2018 Press & Events

December 12, 2018

Upcoming Exhibition: McMillan’s Chernobyl: An Intimation of the Way the World Would End, January 11 – March 31, 2019

McMillan’s Chernobyl features fifty-nine photographs drawn from twenty-five years of fieldwork within the Chernobyl Exclusion Zone. The work lays bare nature’s remarkable capacity to endure and recover from a radiological disaster as pernicious as Chernobyl.

In the wake of the 1986 Chernobyl nuclear accident, a thirty-kilometer Exclusion Zone surrounding the irretrievably damaged power plant was created to curtail exposure to radiation. In addition to numerous rural communities that were buried for eternity, the “atom city” of Prypiat, built in 1970 to accommodate some 50,000 residents, including the plant’s workers and their families, was permanently evacuated.

By 1994, the Scottish-born Canadian photographer David McMillan began to explore the Zone in search of images evoking the essence of the tragedy. Inspired by his teenage memories of Nevil Shute’s On the Beach (1957), a disturbing vision of the world post-nuclear war, McMillan found in Prypiat the embodiment of a modern city, full of amenities and still standing, but utterly devoid of human life. In fall 2018, McMillan made his twenty-second journey to the area to bear witness to the inexorable forces of nature reclaiming the abandoned community.

To mark this singular achievement, the Oakland University Art Gallery presents the exhibition McMillan’s Chernobyl: An Intimation of the Way the World Would End (January 11–March 31, 2019). This is the first full-fledged retrospective of this major body of work, now twenty-five years in the making. This exhibition coincides with the publication of McMillan’s monograph Growth and Decay: Prypiat and the Chernobyl Exclusion Zone (Steidl, 2018), which features some two hundred photographs, with an essay by Claude Baillargeon, the exhibition curator and a professor of art history at Oakland University.

To frame the exhibition and its accompanying publication within the larger context of what remains the most catastrophic nuclear accident in human history, an array of public programming and events has been developed to foster reflection and provide perspective. In addition to the customary artist’s and curator’s talks, this program of related events includes an eight-part film series, a community forum organized in partnership with the Ukrainian American Archives and Museum of Detroit, and an interdisciplinary symposium sponsored by the Division of Academic Affairs, which features a keynote address by Alan Wiseman, author of The World Without Us (2007), doubling as the 2019 Varner Vitality Lecture. See attached brochure for further details regarding public programming and events. An e-version is also available at https://issuu.com/ouag/docs/mcmillan. McMillan’s Chernobyl is curated by Claude Baillargeon, Professor of Art History, Oakland University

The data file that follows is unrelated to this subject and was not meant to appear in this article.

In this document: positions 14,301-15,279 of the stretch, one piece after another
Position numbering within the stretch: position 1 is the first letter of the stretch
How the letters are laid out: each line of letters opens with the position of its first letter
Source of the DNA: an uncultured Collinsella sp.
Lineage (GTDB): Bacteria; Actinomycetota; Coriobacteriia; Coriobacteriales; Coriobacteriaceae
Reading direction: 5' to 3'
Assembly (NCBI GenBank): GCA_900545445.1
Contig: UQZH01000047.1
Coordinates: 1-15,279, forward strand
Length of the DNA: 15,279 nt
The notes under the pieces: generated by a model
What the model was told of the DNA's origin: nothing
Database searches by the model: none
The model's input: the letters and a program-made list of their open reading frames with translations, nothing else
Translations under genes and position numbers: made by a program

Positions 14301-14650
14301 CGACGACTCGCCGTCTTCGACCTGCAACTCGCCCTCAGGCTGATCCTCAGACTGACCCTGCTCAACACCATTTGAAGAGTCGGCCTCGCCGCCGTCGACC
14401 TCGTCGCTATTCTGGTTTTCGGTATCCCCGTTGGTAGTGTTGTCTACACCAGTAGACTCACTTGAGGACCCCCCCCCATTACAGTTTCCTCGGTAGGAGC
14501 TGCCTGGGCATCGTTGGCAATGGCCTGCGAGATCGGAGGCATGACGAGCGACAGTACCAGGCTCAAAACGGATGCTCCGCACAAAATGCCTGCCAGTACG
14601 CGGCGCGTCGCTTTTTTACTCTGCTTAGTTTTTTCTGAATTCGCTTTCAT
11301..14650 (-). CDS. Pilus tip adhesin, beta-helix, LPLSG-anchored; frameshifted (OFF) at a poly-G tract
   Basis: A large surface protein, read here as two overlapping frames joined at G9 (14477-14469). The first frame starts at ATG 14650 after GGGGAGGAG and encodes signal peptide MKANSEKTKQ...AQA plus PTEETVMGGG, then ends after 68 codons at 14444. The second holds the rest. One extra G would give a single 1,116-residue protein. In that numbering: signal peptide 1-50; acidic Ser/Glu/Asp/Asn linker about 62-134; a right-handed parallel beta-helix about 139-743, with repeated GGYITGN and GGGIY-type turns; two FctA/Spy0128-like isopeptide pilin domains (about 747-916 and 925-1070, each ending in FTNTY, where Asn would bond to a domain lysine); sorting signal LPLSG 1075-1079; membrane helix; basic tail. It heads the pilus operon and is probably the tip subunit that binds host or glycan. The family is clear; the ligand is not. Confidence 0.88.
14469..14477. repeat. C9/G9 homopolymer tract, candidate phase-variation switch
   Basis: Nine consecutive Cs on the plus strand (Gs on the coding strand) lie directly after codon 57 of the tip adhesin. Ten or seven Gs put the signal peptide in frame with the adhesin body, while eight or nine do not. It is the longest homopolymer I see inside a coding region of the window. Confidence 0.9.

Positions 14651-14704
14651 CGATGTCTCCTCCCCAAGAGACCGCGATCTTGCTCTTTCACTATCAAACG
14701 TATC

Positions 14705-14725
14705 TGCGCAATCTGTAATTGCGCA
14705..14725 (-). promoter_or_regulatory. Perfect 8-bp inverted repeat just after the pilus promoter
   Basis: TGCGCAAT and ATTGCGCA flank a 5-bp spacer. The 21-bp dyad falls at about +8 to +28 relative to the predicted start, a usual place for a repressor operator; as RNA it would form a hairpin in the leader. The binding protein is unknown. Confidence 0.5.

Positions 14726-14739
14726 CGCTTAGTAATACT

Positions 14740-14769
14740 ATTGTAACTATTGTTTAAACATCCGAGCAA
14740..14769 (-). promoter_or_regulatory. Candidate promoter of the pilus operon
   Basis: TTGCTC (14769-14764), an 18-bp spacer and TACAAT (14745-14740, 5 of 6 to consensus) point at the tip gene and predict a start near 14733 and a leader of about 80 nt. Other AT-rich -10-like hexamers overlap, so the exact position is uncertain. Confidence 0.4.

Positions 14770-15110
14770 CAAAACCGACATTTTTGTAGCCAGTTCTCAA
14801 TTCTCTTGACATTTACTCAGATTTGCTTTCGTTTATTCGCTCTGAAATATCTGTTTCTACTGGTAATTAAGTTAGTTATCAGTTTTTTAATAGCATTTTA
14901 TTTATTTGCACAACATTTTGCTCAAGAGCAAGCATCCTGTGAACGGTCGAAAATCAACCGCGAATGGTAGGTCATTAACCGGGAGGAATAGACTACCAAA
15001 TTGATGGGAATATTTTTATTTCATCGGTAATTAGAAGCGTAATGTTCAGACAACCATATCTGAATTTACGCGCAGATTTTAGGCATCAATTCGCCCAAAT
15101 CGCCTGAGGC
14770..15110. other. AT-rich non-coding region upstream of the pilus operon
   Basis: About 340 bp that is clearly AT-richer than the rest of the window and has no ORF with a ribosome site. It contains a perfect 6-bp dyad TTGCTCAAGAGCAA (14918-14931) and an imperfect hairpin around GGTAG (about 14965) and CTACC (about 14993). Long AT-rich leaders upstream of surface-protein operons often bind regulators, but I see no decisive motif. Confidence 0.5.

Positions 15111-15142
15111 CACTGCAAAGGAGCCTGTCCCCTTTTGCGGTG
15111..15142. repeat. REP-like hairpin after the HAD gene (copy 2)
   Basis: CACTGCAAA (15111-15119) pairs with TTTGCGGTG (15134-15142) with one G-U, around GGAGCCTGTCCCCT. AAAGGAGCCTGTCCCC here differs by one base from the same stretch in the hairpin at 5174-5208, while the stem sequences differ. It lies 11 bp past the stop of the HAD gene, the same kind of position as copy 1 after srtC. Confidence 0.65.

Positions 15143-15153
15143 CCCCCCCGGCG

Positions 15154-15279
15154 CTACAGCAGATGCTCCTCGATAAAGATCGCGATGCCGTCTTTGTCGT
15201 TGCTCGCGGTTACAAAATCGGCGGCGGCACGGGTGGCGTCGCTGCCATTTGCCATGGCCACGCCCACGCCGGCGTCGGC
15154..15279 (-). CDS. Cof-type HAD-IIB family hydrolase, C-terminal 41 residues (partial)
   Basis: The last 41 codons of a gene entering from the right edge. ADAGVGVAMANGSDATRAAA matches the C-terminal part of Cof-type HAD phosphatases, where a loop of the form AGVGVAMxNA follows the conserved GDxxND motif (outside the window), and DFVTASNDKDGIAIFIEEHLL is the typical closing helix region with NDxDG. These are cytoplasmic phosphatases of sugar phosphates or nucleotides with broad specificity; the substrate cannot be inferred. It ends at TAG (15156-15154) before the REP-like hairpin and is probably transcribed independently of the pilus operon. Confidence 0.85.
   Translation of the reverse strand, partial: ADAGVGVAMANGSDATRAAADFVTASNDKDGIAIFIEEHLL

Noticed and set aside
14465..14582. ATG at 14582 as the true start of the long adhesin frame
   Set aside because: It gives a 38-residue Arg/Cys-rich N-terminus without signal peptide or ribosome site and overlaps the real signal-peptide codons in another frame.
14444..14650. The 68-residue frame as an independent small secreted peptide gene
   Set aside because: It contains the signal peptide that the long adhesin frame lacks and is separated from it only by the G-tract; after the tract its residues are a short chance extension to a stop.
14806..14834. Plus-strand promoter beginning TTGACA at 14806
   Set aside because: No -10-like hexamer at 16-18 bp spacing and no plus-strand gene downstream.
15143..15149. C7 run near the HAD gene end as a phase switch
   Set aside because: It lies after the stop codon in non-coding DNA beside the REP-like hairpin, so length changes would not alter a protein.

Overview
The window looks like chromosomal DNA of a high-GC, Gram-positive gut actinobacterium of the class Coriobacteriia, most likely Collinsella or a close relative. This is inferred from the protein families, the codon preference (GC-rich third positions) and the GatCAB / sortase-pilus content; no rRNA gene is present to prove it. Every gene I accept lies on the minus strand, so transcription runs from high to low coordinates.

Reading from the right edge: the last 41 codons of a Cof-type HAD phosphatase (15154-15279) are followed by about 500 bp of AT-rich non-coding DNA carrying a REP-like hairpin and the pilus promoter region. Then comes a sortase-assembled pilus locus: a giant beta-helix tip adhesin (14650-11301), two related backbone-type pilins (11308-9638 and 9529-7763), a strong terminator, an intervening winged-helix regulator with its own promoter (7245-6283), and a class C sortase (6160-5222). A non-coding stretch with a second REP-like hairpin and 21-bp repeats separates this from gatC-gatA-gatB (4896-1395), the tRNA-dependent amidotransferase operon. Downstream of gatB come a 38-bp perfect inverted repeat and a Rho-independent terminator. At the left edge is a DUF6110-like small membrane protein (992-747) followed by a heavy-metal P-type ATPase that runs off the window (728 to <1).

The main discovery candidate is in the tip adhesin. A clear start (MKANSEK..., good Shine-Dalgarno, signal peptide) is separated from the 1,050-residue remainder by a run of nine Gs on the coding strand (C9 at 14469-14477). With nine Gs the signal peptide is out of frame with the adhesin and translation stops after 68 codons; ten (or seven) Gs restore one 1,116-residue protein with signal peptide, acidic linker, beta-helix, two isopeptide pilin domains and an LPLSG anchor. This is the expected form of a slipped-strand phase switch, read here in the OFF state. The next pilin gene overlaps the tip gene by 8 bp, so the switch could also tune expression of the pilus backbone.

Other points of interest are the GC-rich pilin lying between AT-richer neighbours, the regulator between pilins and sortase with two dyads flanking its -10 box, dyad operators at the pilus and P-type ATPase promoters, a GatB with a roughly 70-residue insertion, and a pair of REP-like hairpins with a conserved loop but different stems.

An artist’s talk by David McMillan, to take place in Wilson Hall Room 124 (one floor below the Oakland University Art Gallery) is scheduled for 5:00 pm on January 11. The exhibition opening will follow, 6:00–8:00 pm.

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November 26, 2018

Senior Thesis Exhibition

November 10, 2018

Who Were They Then Panel

Sunday, November 18 at 2 pm
Who Were They Then Panel AnnouncementMorgan Barrie, Carole Harris, Mel Rosas, Clinton Snider and Bryant Tillman in conversation with Dick Goody

August 28, 2018

Encountering The Rare Book Lecture Series

Rebecca Baumann: “Haunted Pages: Rare Books and Their Ghosts,” Sunday, September 16 at 2 pm; Rebecca Baumann is Head of Public Services at the Lilly Library, Indiana University Bloomington.

Emily Spunaugle: “Book Brawn and Book Smarts: Recovering the Labors of the Book Object, Wednesday,” September 19 at noon; Emily Spunaugle is Assistant Professor and Humanities Librarian at Kresge Library, Oakland University.

Andrea Eis: “Curatorial Talk,” Wednesday, September 26 at noon; Andrea Eis is Professor of Cinema Studies, Department of English, Oakland University.

Click here to view the press release from the event.

May 22, 2018

Upcoming Exhibitions

Oakland University Art Gallery’s Year of Exhibitions